Do we dishonor King's legacy when we judge someone - well or poorly - by the color of their skin? Shouldn't character (and, in the Church, theology) have more to do with it?

One of Robyn's favorite books (and it's a favorite for our son Christian, as well) is the classic To Kill A Mockingbird by Harper Lee. There's a quote in the book that sticks with me as I think about judging or voting based on race:

“I think there's just one kind of folks. Folks.”
A beautiful statement. How true it is. Can we get past the politics of race and judge by character (and, in the Church, theological commitments)? Should we? Or does the notion of "inclusiveness", which isn't bad or incorrect, eclipse the imperative to judge based on merit, character, and, when appropriate, policy or theology?

My prayer is that Americans ask themselves these questions throughout this election year. I'd like the next president to be elected because he or she is viewed by the people as having the highest integrity and best ideas of all the candidates in the field. I'd like our Conference in the future to vote openly, without anonymous letters crafted out of fear of bureaucratic reprisals, without "discernment processes" designed to elect any particular delegation. I'd like us to have the confidence and assurance and love to openly talk about "hot button issues" like theology and sex, trusting one another to practice prayerful discernment when we cast our votes.

My prayer is that we can celebrate race without fear. I am proud of my Scottish heritage; I am certain that Sen. Obama is equally proud of his own heritage.

I remember the words of Bishop Thomas Bickerton at our Annual Conference last June:
"I love you. I love you when I like you, and when I don’t like you. I love you when I agree with you and when I don’t. I love you when you lift me up and when you make me hurt. This is at the center of my theology.”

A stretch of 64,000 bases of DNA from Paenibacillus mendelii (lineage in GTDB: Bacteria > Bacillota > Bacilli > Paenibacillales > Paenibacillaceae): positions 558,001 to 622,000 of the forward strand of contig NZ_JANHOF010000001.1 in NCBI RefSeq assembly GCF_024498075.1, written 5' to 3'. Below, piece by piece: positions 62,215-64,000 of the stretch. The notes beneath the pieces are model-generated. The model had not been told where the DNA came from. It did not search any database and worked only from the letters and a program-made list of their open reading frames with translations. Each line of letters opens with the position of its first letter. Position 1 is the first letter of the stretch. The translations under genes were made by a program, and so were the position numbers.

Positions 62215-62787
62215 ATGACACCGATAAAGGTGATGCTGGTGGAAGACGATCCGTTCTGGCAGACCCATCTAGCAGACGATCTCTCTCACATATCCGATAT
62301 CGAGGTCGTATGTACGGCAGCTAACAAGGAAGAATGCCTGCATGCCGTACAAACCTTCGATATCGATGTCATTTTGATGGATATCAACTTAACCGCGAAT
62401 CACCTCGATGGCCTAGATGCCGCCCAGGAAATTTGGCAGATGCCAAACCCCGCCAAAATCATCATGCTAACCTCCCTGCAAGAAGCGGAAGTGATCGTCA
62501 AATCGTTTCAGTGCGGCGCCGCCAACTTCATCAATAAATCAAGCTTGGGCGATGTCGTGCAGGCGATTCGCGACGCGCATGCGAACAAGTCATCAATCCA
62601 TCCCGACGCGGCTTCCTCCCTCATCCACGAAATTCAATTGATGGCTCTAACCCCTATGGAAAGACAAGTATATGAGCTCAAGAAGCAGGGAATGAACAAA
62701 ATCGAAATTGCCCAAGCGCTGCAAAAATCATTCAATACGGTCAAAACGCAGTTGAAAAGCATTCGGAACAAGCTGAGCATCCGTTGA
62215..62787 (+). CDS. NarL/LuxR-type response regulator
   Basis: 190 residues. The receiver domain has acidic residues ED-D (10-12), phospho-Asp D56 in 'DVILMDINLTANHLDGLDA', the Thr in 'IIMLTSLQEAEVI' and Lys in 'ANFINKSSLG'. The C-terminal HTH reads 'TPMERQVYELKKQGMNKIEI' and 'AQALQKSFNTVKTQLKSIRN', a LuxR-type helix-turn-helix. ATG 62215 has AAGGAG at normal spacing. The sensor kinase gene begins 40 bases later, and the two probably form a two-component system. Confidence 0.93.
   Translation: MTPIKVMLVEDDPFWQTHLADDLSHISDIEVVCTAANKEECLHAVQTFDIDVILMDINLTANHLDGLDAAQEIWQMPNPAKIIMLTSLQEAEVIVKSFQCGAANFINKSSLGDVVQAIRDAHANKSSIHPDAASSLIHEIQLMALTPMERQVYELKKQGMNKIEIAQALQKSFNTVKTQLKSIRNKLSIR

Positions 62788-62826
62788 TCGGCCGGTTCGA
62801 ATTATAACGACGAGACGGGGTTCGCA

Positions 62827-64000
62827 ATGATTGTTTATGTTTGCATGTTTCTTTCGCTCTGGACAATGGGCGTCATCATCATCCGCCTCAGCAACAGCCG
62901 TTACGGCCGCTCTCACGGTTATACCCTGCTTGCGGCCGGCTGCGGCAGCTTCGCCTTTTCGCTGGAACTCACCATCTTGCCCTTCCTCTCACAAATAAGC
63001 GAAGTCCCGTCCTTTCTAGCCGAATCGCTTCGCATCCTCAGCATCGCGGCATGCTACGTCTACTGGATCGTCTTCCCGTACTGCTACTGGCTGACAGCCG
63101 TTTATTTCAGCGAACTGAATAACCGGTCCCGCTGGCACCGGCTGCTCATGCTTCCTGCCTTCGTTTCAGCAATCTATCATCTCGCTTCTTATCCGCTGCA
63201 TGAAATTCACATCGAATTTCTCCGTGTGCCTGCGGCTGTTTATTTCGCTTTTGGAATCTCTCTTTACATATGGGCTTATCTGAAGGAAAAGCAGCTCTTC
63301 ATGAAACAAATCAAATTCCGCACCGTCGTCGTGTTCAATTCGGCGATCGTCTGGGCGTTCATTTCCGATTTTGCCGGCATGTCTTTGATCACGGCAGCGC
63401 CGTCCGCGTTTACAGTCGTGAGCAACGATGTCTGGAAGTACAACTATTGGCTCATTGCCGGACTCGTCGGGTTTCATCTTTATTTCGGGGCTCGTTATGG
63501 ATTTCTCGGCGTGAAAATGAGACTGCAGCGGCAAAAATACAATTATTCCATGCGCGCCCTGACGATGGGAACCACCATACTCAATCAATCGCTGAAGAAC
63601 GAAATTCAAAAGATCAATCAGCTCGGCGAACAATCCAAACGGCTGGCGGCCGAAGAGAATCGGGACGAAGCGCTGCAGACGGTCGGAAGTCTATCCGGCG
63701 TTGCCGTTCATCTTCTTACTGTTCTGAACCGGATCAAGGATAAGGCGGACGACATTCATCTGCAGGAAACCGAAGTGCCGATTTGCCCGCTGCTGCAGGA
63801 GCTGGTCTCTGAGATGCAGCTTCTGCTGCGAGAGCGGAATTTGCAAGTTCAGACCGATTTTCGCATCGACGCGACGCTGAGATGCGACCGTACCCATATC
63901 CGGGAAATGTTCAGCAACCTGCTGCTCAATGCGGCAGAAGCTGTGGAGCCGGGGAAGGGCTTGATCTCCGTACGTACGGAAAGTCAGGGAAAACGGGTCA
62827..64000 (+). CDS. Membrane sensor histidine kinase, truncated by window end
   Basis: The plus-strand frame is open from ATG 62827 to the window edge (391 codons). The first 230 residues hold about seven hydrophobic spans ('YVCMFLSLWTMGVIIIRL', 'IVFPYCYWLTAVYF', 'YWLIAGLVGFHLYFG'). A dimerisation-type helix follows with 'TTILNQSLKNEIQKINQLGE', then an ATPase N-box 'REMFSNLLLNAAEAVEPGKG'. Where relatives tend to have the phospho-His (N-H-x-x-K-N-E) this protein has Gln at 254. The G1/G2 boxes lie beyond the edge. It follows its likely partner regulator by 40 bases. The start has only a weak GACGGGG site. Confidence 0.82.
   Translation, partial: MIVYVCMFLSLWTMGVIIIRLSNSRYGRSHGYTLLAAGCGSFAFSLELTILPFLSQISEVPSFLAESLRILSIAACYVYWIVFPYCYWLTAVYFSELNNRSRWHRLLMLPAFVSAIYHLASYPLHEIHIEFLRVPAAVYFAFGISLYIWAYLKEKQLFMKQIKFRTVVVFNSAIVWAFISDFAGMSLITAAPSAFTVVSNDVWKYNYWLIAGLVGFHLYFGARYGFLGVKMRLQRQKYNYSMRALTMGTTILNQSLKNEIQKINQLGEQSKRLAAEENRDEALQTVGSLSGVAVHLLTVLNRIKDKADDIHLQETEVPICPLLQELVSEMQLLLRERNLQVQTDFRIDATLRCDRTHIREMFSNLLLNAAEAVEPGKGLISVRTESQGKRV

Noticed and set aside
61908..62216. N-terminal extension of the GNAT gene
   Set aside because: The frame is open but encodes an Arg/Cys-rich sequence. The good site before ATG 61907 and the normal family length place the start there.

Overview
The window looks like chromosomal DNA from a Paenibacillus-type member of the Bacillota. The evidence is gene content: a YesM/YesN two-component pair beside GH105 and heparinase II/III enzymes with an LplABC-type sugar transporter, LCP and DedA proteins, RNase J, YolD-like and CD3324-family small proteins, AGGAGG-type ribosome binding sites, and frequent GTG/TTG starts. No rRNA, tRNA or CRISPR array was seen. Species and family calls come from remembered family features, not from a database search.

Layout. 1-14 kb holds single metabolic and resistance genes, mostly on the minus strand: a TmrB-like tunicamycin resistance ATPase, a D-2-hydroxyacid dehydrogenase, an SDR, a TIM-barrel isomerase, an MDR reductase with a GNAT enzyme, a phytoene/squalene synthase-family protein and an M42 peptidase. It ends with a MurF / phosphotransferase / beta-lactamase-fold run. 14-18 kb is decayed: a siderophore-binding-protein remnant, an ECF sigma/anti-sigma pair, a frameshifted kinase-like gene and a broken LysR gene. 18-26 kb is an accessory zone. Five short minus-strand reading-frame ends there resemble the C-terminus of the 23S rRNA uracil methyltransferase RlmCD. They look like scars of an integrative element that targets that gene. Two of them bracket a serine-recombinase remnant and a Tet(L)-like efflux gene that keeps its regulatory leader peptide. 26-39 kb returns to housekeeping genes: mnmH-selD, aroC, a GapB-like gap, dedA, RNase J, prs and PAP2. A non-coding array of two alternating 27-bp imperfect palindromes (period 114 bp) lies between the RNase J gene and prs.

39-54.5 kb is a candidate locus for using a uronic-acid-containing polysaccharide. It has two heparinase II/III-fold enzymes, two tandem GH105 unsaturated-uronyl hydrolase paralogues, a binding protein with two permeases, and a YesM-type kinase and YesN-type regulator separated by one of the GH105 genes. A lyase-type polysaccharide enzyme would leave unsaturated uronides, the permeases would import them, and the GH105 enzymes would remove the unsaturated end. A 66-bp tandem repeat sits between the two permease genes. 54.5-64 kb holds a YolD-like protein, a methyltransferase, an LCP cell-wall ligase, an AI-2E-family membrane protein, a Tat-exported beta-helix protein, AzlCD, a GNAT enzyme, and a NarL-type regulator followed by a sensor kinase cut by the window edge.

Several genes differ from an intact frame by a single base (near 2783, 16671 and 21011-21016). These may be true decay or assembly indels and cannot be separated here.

May these words resonate in the Church in 2008, regarding race and other equally difficult issues. And, through love, may we finally come to the place where we recognize that there is truly only "one kind of folks".


Greg Cox said...

Good stuff, and your picture of eggs made me hungry. I personally like brown eggs better.

Jeff Kahl said...


Good thoughts.

I remember reading an account of a theological discussion between Walter Brueggemann and an African-American theologian whose name I unfortunately do not remember.

At some point the discussion turned to the theme of "suffering," and the African-American said to Brueggemann, "You are a white male. What do you know about suffering?"

In my opinion, that is as much of a racist statement as anything said about "minority" races. The African-American was making a judgment about Brueggemann, purely on the basis of race, without even thinking of what personal suffering Brueggemann might have endured in his life.

Sorry for the venting....I guess what I'm trying to say is: Amen, brother!


Eric Park said...

Thanks for these thoughts, Keith, and for the deep sense of conviction with which you share them. My most recent blog post, entitled "Red and Yellow, Black and White," is my extended response.


Unknown said...

From my observations, the Clintons have been at the forefront of trying to put race into the debate. They have been using a lot of code language and trying to make Obama the "black" candidate. It seems their effort is to try and drive white voters away from Obama.

Keith H. McIlwain said...

I think that's true, but the media have been more than happy to help.

Brett Probert said...

Amen, and Greg, good. Eggs are a great, healthy, natural source of protein to supplement your normal diet when you're training for a triathalon. And, even better, the one brown egg amongst the white egg illustration is curiously prophetic about the hues of your mostly white T-shirt after the big run, if you catch my drift.

Unknown said...